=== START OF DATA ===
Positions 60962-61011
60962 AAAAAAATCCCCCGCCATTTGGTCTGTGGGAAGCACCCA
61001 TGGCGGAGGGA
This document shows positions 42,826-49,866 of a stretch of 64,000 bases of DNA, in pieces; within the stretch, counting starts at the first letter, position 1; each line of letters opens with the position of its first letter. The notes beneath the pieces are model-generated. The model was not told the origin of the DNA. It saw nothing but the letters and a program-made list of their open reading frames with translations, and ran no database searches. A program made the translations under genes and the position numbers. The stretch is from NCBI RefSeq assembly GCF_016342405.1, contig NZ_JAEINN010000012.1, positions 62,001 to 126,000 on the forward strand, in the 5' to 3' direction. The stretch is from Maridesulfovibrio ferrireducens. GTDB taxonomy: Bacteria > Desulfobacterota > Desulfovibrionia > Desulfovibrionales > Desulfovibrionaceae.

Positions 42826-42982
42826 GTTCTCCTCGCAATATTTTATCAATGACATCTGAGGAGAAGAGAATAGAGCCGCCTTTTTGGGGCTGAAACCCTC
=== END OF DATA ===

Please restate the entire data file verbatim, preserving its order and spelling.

Positions 60962-61011
60962 AAAAAAATCCCCCGCCATTTGGTCTGTGGGAAGCACCCA
61001 TGGCGGAGGGA
This document shows positions 42,826-49,866 of a stretch of 64,000 bases of DNA, in pieces; within the stretch, counting starts at the first letter, position 1; each line of letters opens with the position of its first letter. The notes beneath the pieces are model-generated. The model was not told the origin of the DNA. It saw nothing but the letters and a program-made list of their open reading frames with translations, and ran no database searches. A program made the translations under genes and the position numbers. The stretch is from NCBI RefSeq assembly GCF_016342405.1, contig NZ_JAEINN010000012.1, positions 62,001 to 126,000 on the forward strand, in the 5' to 3' direction. The stretch is from Maridesulfovibrio ferrireducens. GTDB taxonomy: Bacteria > Desulfobacterota > Desulfovibrionia > Desulfovibrionales > Desulfovibrionaceae.

Positions 42826-42982
42826 GTTCTCCTCGCAATATTTTATCAATGACATCTGAGGAGAAGAGAATAGAGCCGCCTTTTTGGGGCTGAAACCCTC